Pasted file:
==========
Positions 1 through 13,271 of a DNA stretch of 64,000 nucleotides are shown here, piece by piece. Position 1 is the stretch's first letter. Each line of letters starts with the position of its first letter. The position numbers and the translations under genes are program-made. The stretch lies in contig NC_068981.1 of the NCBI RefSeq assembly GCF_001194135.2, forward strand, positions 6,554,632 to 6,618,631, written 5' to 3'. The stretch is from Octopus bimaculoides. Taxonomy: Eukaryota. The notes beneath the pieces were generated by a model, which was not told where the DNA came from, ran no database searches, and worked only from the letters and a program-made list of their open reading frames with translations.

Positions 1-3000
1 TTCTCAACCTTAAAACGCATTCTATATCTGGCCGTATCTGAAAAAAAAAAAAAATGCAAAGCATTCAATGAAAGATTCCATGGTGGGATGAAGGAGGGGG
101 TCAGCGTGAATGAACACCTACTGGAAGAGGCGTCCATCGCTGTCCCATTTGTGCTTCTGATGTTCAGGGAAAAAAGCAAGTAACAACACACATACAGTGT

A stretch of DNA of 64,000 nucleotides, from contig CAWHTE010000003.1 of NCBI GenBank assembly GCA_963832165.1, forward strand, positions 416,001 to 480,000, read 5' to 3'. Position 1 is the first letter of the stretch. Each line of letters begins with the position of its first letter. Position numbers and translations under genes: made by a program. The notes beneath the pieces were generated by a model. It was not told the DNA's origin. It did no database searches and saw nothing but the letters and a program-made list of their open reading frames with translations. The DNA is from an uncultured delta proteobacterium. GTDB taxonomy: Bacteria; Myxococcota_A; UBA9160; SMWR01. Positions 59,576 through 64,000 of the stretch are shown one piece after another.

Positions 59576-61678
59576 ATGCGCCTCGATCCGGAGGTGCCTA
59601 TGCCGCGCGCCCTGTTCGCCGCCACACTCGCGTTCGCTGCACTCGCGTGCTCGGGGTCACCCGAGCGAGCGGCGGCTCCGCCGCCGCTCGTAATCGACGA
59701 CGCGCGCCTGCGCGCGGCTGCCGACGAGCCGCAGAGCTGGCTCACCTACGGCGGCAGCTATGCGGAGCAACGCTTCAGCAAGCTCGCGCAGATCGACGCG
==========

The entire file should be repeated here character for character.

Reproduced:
Positions 1 through 13,271 of a DNA stretch of 64,000 nucleotides are shown here, piece by piece. Position 1 is the stretch's first letter. Each line of letters starts with the position of its first letter. The position numbers and the translations under genes are program-made. The stretch lies in contig NC_068981.1 of the NCBI RefSeq assembly GCF_001194135.2, forward strand, positions 6,554,632 to 6,618,631, written 5' to 3'. The stretch is from Octopus bimaculoides. Taxonomy: Eukaryota. The notes beneath the pieces were generated by a model, which was not told where the DNA came from, ran no database searches, and worked only from the letters and a program-made list of their open reading frames with translations.

Positions 1-3000
1 TTCTCAACCTTAAAACGCATTCTATATCTGGCCGTATCTGAAAAAAAAAAAAAATGCAAAGCATTCAATGAAAGATTCCATGGTGGGATGAAGGAGGGGG
101 TCAGCGTGAATGAACACCTACTGGAAGAGGCGTCCATCGCTGTCCCATTTGTGCTTCTGATGTTCAGGGAAAAAAGCAAGTAACAACACACATACAGTGT

A stretch of DNA of 64,000 nucleotides, from contig CAWHTE010000003.1 of NCBI GenBank assembly GCA_963832165.1, forward strand, positions 416,001 to 480,000, read 5' to 3'. Position 1 is the first letter of the stretch. Each line of letters begins with the position of its first letter. Position numbers and translations under genes: made by a program. The notes beneath the pieces were generated by a model. It was not told the DNA's origin. It did no database searches and saw nothing but the letters and a program-made list of their open reading frames with translations. The DNA is from an uncultured delta proteobacterium. GTDB taxonomy: Bacteria; Myxococcota_A; UBA9160; SMWR01. Positions 59,576 through 64,000 of the stretch are shown one piece after another.

Positions 59576-61678
59576 ATGCGCCTCGATCCGGAGGTGCCTA
59601 TGCCGCGCGCCCTGTTCGCCGCCACACTCGCGTTCGCTGCACTCGCGTGCTCGGGGTCACCCGAGCGAGCGGCGGCTCCGCCGCCGCTCGTAATCGACGA
59701 CGCGCGCCTGCGCGCGGCTGCCGACGAGCCGCAGAGCTGGCTCACCTACGGCGGCAGCTATGCGGAGCAACGCTTCAGCAAGCTCGCGCAGATCGACGCG